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Investors look further afield than Java
Publication Date : 27-01-2014
Densely populated Java will no longer be the economic heartbeat of the country as more investors turn their attention to other parts of the archipelago.
Of the 105 trillion rupiah (US$8.6 billion) of realised investment in Indonesia in the fourth quarter, realised investment in Java shrunk to 59 per cent, compared to 63 per cent the same period a year earlier, according to data from the Investment Coordinating Board (BKPM).
In contrast, realised investment outside Java rose to 41 per cent from 37 per cent.
“The recent trend shows that investors have begun to notice that other parts of Indonesia offer opportunities,” BKPM chairman Mahendra Siregar said.
“Our past centralisation policy created the impression that Indonesia only consisted of Jakarta and Java,” he said during an interview in his Jakarta office.
The centralisation policy, pioneered by Soeharto, created a wide income disparity between Java and the rest of the country.
During the 32 years of his tenure, the Javanese leader concentrated all economic and political activities in Java, a strategy that led to the underdevelopment of infrastructure and necessary facilities elsewhere.
Data from the Central Statistics Agency (BPS) shows that Java remains the most powerful driver of growth, contributing 58 per cent of the 5.6 per cent gross domestic product (GDP) growth posted in the third quarter last year, followed by Sumatra (24 per cent), Kalimantan (8 per cent) and Sulawesi (5 per cent).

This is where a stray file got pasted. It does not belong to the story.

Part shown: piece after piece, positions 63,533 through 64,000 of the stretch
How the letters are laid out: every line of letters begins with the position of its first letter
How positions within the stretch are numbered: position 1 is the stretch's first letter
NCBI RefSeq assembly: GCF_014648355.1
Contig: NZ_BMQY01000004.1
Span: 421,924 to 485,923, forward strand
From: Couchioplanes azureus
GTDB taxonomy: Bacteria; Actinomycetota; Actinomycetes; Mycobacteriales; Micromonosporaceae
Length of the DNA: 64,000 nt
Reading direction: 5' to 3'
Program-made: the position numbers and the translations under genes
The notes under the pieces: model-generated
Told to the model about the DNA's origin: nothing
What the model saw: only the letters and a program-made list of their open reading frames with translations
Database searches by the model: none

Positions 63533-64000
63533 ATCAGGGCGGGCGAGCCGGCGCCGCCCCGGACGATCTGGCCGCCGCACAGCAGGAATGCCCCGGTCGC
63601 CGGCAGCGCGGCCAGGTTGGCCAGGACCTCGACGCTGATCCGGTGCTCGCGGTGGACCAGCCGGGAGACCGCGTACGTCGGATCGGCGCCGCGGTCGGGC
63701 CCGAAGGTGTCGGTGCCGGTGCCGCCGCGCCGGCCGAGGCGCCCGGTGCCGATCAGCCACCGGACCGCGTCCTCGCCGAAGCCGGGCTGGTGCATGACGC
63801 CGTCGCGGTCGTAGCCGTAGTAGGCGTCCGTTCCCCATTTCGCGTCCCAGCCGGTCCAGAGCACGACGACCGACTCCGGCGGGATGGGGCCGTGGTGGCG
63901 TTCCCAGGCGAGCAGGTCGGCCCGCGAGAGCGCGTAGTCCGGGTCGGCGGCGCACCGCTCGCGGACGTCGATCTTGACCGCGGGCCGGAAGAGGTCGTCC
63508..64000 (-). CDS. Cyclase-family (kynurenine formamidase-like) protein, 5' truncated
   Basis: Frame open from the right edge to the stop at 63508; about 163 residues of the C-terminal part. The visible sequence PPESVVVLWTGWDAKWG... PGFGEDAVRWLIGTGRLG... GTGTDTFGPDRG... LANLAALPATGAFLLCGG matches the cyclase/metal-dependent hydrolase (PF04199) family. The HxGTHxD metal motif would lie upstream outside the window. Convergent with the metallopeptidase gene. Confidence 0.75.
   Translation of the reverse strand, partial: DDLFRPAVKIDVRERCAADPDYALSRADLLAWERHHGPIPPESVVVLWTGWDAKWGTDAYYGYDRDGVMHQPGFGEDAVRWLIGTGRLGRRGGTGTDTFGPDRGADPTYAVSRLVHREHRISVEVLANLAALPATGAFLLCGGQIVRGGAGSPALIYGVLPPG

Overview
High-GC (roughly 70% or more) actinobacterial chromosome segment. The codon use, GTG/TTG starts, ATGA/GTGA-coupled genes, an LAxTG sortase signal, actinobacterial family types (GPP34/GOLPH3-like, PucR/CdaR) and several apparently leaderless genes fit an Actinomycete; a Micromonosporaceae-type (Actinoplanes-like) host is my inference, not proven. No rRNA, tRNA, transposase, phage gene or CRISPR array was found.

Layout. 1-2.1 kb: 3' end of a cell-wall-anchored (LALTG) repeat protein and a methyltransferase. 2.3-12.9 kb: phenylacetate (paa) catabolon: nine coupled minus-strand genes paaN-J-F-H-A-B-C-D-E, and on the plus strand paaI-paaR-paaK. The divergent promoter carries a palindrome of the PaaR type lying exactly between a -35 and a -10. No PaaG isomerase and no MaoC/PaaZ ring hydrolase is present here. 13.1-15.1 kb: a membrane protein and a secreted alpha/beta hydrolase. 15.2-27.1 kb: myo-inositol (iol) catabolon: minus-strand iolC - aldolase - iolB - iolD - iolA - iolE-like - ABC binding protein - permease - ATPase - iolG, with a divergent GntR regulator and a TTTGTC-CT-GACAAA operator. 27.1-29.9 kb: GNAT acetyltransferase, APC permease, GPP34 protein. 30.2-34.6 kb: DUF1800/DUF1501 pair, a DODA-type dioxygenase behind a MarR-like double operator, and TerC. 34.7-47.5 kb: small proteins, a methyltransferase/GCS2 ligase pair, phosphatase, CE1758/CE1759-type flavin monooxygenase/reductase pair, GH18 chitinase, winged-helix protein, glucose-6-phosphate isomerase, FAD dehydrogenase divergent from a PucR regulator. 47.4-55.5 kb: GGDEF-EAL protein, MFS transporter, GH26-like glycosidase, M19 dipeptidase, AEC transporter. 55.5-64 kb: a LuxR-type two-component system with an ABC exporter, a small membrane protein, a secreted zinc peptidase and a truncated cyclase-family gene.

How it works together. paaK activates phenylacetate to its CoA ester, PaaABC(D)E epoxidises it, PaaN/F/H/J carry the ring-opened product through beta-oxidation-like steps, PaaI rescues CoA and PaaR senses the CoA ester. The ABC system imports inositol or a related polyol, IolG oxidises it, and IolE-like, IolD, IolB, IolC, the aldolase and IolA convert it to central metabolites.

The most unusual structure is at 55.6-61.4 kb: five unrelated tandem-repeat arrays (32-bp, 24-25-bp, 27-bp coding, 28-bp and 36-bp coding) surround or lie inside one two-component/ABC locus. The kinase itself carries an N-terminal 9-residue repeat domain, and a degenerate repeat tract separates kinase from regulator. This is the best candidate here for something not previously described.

The fall of Soeharto in 1998 paved the way for a more decentralised political system, leading to rapid economic progress in areas that were once overlooked by the previous government.
Decentralisation helped unveil commercial opportunities in areas outside Java, the potential of which is so immense that several international consulting firms have strongly advised their clients to expand there.
The Boston Consulting Group predicted that this decade the middle-class population in Sulawesi and Kalimantan will grow by 109 per cent and 100 per cent, respectively, outpacing the predicted 69 per cent increase in Greater Jakarta and 96 per cent for the rest of Java.
Meanwhile, McKinsey & Company noted that the majority of fast-growing cities were outside Java, with Batam, Pekanbaru and Makassar enjoying the fastest GDP growth of the past ten years.
The US-based consulting firm also identified five “hidden gems”, comprising Denpasar, Bali; Padang, West Sumatra; Bandar Lampung, Lampung; and Gresik and Madiun, East Java.
The cities all score highly for rapid urbanisation rates, disposable income and consumption pattern, compared to other cities in Indonesia.
“We would like to highlight that there are further growth opportunities beyond the traditional cities,” McKinsey Indonesia president director Arief Budiman said recently.
He explained that many large companies might need to find “the next source of growth” for their businesses. Meanwhile, mid-sized companies could benefit from opportunities in middleweight cities as the market in large, established cities tended to already be mature and saturated.
McKinsey also noted that the challenging business landscape in areas outside Java should be seen as an opportunity rather than a challenge.
“The challenge in infrastructure [in places outside of Java] needs to be addressed,” said Arief. “But, the hope is that as these middleweight cities grow, infrastructure will gradually improve.”